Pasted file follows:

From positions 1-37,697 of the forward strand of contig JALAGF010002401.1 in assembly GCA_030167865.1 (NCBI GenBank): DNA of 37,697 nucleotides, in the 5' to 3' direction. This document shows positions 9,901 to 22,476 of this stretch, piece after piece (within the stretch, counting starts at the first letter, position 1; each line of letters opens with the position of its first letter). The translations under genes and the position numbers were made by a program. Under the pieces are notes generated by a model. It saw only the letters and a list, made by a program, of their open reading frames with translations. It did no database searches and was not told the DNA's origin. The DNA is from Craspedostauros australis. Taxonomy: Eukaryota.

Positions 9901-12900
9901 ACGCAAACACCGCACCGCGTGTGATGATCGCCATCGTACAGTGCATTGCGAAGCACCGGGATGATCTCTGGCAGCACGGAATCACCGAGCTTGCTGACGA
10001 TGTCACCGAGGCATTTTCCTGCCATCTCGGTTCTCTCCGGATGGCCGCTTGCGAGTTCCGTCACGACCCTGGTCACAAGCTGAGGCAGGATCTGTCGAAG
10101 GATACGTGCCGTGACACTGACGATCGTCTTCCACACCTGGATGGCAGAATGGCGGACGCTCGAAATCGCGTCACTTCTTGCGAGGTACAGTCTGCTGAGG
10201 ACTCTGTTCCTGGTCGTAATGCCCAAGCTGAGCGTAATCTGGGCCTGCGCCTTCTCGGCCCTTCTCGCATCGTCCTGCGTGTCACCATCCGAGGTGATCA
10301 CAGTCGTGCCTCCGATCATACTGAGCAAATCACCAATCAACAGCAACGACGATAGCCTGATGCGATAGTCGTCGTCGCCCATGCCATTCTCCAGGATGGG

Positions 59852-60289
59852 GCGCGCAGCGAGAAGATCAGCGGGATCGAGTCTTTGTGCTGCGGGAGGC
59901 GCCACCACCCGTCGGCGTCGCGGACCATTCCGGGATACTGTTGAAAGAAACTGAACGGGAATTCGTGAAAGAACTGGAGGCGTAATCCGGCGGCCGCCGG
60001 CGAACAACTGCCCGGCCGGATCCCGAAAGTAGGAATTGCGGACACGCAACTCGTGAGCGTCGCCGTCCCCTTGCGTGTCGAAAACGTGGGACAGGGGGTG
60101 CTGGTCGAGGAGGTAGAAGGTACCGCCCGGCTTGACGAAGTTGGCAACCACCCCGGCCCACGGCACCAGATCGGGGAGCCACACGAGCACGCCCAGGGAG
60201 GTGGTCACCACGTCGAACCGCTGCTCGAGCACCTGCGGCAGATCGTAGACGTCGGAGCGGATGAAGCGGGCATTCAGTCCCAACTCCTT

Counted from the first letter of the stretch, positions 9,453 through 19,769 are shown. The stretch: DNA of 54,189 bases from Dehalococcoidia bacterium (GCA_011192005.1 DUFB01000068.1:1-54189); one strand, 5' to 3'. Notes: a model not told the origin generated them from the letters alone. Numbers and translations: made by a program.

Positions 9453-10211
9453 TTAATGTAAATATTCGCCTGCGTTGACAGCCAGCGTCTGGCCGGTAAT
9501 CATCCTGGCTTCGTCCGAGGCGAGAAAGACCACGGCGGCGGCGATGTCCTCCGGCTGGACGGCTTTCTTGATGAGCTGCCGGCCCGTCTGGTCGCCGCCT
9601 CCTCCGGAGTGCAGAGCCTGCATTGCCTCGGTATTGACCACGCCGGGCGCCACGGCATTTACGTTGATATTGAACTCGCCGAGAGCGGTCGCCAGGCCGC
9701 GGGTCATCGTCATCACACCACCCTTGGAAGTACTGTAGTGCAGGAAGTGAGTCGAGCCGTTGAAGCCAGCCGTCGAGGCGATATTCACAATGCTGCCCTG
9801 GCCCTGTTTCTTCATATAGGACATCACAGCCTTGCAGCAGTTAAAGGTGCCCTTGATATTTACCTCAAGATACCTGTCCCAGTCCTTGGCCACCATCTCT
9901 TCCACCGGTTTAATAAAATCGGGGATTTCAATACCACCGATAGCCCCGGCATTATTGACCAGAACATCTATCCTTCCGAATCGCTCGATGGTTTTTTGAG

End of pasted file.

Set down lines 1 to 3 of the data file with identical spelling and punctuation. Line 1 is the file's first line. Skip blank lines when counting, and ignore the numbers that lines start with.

From positions 1-37,697 of the forward strand of contig JALAGF010002401.1 in assembly GCA_030167865.1 (NCBI GenBank): DNA of 37,697 nucleotides, in the 5' to 3' direction. This document shows positions 9,901 to 22,476 of this stretch, piece after piece (within the stretch, counting starts at the first letter, position 1; each line of letters opens with the position of its first letter). The translations under genes and the position numbers were made by a program. Under the pieces are notes generated by a model. It saw only the letters and a list, made by a program, of their open reading frames with translations. It did no database searches and was not told the DNA's origin. The DNA is from Craspedostauros australis. Taxonomy: Eukaryota.

Positions 9901-12900
9901 ACGCAAACACCGCACCGCGTGTGATGATCGCCATCGTACAGTGCATTGCGAAGCACCGGGATGATCTCTGGCAGCACGGAATCACCGAGCTTGCTGACGA